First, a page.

There's genuinely nothing to be worried about when it comes to using a Factoring company - they aren't like a bank or somebody who is going to leave you with a huge pile of debt to pay back. You give them genuine invoices from work you have already finished, you are merely speeding up the payment process.In the United States, where trucking companies thrive, factoring companies are not considered borrowing in any capacity. This confidential agreement then allows both parties to profit and enjoy a comfortable future - it gives the factoring company a guaranteed asset of income to add to the list and it gives the trucking firm the needed cash that they worked hard to earn.
The trucking company provides their invoices to the factoring company. The trucking factoring company then receive the payments from the trucking company's customers. Factoring has been around for hundreds of years and has been used for many years by many different industries - but none more so than truckers. While you may miss out on a small part of the money, something like 1-3% depending on who you work with, it means that you are getting the money today and can actually start putting the money to work.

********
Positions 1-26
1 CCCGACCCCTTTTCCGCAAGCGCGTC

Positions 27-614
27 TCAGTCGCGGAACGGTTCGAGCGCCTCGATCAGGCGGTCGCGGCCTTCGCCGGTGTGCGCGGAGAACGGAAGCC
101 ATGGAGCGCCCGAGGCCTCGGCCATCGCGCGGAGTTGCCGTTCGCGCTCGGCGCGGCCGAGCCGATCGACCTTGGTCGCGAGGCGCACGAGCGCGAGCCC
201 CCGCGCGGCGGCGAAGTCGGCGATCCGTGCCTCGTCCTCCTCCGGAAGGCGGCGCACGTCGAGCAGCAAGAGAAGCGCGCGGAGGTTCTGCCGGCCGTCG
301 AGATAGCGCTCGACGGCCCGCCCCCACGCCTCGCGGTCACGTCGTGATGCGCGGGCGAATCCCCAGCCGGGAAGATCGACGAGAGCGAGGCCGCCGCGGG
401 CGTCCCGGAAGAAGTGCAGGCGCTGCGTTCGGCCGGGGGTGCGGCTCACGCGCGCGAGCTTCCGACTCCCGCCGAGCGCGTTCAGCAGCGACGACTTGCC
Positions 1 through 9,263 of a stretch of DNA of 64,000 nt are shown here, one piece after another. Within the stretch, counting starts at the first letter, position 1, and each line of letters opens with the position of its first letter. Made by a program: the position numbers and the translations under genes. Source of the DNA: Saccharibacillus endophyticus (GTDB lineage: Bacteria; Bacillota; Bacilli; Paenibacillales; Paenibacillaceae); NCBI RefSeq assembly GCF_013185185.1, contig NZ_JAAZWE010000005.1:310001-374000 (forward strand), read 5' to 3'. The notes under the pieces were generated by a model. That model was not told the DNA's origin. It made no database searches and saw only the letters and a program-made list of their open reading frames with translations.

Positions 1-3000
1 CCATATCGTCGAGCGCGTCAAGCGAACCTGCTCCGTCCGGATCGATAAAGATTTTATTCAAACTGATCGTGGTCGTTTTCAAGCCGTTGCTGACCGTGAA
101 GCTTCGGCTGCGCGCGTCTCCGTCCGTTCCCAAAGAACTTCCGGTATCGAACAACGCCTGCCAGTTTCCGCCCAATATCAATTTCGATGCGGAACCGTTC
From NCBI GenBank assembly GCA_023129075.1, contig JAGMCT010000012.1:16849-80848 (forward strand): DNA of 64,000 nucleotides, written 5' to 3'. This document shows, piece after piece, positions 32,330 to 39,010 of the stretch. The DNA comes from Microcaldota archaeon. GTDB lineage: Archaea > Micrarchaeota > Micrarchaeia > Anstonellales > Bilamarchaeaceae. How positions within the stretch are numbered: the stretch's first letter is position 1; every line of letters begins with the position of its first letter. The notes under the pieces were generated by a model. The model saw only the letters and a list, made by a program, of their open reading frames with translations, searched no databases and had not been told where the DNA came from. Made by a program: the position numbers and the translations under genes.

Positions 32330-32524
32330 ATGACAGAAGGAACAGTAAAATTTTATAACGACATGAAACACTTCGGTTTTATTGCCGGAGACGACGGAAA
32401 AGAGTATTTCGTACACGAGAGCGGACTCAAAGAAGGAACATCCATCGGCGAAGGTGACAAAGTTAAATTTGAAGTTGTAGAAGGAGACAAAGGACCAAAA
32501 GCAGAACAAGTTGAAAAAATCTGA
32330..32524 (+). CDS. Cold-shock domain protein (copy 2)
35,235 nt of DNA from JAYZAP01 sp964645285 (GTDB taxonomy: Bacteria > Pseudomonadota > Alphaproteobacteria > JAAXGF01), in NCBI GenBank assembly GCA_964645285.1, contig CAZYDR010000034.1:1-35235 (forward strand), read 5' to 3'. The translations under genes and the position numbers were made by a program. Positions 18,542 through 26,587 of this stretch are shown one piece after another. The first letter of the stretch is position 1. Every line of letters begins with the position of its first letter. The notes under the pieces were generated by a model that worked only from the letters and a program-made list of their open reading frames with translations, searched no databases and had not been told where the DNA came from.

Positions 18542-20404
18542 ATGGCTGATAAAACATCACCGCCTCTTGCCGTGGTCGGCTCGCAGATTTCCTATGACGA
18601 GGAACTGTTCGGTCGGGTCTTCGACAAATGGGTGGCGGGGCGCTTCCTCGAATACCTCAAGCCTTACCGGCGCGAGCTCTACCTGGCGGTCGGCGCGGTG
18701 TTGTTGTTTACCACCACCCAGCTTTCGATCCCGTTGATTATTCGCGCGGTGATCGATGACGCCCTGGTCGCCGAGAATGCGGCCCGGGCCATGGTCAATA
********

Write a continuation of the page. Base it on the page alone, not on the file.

After all, an IOU or an invoice is not going to pay for expenses, is it? For trucking companies when the money can be good one day and gone the next, it's up to the drivers to work sensibly and to ensure they are leaving themselves with a significant amount of time and finance to get through the week until they are paid again.
So the next time your trucking business is having some short-term cash flow issues and you are spending too much time chasing slow paying clients, why not start considering using a factoring businesses as a way to get your money and give yourself a more comfortable future in the eyes of your trucking staff and your bank balance?
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Medical Factoring: Healthcare Professionals Choose Medical Factoring As Their Preferred Financing Option
Healthcare professionals are finding that business loans and commercial lines-of-credit are becoming more difficult to qualify for, so today we're seeing more healthcare professionals looking to medical factoring to alleviate cash flow problems. All types of medical and healthcare practices can benefit greatly by choosing to factor their receivables and thus receive immediate cash payments.